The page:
Could be written like this in one line instead of three
        ... push @sheet2, [ split(/,/, $line ) ]; ...
        And there is no need for the array variable row at all.
        You could use Data::Dumper to view your variable @sheet2 to confirm.

        If you tell me, I'll forget.
        If you show me, I'll remember.
        if you involve me, I'll understand.
        --- Author unknown to me
        push @sheet2 , \@row;
        You're pushing a reference to @row as an item into @sheet2. In order to create complex data structures (array of arrays, array of hashes, etc) you need to assign references.
Re: what is @$varname in perl
by Anonymous Monk on Jul 03, 2014 at 09:00 UTC
    $ ppi_dumper 2
        PPI::Token::Cast    '@'
        PPI::Token::Symbol          '$sheet2'
      PPI::Token::Whitespace        '\n'
    See perldoc PPI::Token::Cast :P
Re: what is @$varname in perl
by 2teez (Vicar) on Jul 03, 2014 at 10:06 UTC

    Hi sandy105,

    ..however i do not understand what @$row is.. and YET you had the code above written? That doesn't add up for me.

    More so, if you have to deal with CSV files, think of using either Text::CSV_XS or Text::CSV than hand-picking commas using split and others.

    If you tell me, I'll forget.
    If you show me, I'll remember.
    if you involve me, I'll understand.
    --- Author unknown to me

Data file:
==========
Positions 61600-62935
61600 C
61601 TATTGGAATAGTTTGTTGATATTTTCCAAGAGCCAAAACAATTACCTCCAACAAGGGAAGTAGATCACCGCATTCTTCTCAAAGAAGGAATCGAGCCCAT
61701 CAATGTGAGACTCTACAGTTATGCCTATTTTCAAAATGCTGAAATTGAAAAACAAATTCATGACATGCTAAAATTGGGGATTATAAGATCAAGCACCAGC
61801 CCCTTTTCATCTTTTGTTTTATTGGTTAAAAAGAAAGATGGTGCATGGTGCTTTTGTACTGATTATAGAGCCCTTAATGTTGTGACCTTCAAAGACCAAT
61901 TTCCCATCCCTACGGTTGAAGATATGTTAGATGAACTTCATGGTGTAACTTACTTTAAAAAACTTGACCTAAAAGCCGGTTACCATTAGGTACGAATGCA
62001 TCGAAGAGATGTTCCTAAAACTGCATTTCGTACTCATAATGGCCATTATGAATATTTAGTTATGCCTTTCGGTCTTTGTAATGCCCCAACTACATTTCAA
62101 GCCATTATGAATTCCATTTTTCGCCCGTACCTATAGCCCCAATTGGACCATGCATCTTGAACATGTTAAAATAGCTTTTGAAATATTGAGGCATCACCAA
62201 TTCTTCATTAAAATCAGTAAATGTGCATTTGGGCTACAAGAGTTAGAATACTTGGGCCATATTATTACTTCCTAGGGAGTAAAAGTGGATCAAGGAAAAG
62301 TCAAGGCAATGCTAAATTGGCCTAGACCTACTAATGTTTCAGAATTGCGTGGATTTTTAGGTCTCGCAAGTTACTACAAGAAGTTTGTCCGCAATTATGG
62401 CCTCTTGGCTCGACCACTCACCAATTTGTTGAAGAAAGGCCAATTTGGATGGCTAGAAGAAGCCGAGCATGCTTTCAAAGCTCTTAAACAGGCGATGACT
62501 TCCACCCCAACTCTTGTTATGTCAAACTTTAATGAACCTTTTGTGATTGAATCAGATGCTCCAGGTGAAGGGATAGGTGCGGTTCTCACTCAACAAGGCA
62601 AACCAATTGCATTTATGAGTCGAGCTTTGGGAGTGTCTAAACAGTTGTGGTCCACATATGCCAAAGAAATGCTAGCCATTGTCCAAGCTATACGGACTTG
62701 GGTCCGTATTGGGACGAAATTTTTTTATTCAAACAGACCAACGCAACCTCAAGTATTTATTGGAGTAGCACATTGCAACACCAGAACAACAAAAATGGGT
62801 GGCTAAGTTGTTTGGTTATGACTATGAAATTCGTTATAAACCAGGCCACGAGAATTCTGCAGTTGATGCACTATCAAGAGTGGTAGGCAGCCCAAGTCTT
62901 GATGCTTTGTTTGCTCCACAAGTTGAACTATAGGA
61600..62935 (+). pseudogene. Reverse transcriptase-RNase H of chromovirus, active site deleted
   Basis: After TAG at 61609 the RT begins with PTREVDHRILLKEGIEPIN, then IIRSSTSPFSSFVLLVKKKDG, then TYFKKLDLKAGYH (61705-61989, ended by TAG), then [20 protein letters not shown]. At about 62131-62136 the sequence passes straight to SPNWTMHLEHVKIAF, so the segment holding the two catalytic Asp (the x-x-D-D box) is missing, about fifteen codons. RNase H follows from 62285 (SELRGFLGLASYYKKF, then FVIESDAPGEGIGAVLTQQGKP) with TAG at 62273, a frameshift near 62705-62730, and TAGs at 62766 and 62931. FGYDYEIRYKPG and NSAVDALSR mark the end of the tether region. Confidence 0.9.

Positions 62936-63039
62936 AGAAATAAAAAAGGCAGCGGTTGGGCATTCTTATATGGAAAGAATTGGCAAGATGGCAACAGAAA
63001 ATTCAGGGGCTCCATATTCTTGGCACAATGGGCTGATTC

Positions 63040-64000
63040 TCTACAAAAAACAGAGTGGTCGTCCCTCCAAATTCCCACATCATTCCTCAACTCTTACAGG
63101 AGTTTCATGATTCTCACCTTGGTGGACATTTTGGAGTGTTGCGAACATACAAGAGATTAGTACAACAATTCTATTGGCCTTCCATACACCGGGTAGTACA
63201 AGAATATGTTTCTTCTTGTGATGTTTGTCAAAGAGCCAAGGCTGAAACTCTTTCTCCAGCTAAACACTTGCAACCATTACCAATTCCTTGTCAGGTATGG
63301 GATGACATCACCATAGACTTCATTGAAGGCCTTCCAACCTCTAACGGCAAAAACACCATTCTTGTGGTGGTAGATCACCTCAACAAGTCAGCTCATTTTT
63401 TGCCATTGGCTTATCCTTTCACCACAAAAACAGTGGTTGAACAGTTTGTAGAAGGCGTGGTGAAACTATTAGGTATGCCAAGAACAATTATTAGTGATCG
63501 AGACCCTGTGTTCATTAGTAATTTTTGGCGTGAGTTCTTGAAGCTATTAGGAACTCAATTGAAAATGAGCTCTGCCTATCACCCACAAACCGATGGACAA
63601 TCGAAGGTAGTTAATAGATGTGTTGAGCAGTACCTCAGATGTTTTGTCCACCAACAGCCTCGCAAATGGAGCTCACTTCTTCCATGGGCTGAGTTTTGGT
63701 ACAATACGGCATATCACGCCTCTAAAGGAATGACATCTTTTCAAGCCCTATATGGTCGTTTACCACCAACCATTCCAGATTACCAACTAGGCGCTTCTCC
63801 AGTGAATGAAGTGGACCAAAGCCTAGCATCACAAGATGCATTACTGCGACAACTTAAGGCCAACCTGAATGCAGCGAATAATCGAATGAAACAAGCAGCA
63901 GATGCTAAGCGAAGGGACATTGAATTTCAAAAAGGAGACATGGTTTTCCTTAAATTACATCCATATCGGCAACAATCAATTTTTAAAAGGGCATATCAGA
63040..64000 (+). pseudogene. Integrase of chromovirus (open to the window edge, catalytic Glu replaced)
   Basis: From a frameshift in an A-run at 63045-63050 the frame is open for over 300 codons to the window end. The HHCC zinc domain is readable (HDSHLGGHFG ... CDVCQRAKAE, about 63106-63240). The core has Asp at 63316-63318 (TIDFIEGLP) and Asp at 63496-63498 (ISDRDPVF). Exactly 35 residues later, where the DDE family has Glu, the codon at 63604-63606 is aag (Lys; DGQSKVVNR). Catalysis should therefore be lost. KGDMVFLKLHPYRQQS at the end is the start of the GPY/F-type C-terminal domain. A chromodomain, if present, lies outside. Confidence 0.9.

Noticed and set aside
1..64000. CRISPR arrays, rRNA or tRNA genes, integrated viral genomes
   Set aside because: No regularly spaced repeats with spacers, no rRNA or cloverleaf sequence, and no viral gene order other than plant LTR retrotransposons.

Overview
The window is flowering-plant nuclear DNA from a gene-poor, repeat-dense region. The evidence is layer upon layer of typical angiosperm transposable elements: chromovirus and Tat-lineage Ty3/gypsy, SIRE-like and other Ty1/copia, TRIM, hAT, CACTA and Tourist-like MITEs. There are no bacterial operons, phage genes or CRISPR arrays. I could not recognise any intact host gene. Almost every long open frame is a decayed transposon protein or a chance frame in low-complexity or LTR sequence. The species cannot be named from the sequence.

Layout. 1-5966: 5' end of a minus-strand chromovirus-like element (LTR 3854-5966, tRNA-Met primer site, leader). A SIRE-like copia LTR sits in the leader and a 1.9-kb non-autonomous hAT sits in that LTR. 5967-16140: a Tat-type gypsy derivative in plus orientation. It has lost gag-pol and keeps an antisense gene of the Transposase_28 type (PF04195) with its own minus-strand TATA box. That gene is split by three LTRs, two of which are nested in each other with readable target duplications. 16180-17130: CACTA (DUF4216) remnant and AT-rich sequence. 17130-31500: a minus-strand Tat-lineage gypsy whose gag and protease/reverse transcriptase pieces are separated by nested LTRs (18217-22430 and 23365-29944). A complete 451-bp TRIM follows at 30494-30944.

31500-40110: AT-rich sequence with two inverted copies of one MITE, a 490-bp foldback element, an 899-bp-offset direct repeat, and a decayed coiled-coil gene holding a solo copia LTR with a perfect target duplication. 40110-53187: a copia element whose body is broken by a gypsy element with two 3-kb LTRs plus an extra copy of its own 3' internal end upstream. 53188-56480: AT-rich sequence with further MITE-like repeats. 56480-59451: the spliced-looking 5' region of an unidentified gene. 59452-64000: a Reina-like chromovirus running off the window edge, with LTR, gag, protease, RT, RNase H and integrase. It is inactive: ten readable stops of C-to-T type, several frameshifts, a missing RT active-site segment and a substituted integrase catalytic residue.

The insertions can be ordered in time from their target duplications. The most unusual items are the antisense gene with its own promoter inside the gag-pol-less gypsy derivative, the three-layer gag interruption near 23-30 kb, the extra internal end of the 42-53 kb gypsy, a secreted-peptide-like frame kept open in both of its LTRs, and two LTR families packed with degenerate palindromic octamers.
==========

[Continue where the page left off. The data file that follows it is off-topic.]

@$row is a short way of saying:

      my @arr = split(/,/, $line ); my $row = \@arr;

        Please could your answer be directed to the OP not me. Thanks

        If you tell me, I'll forget.
        If you show me, I'll remember.
        if you involve me, I'll understand.
        --- Author unknown to me

      "i had to write a csv sorting code for which i used the following code :"

      i wrote this multithreaded program to sort files in parallel ,this was actually the subroutine part (sort of).initial code which i tried would append sorted line to previous line, so 2 lines would be clubbed in 1 line ; hence i found THIS code on net

      initial code below

      foreach(@csvfiles) { $csvfile=$_; open(hanr,"D:\\stock\\".$csvfile) or die"error read $!\n"; open(hanw,">D:\\stock\\sorted".$csvfile) or die"error write $!\n"; @lines = (); @lines = <hanr>; shift(@lines);#remove header csv @sorted = sort multisort @lines; sub multisort { ($field1a, $field2a, $field3a)=split(/\,/, $a); ($field1b, $field2b, $field3b)=split(/\,/, $b); $field1a cmp $field1b or $field2a cmp $field2b; } print hanw @sorted; close(hanw); close(hanr); }

        Well, the above code makes sense. Maybe it is not very efficient because it splits lines inside of the sort, but it should work.

        It looks like you don't know perl, so it is bad idea to write in perl when you don't know it. So either learn it, or ask someone to write the code that you need. For that, specify exactly what the code should do.

        It's just hard to answer random questions about perl, when the listener does not know much about it. Without ground knowledge the answers won't make sense.

Re: what is @$varname in perl
by Myrddin Wyllt (Hermit) on Jul 03, 2014 at 14:37 UTC

    Not directly related to the reference / dereference question, but if your csv files do have header rows, your check on $count won't skip them, as you increment before you test (so $count will always be true). If you need to skip the headers, make $count local to the file loop (rather than global), and increment after the test.

      i have declared $count = -1 initially , so it does work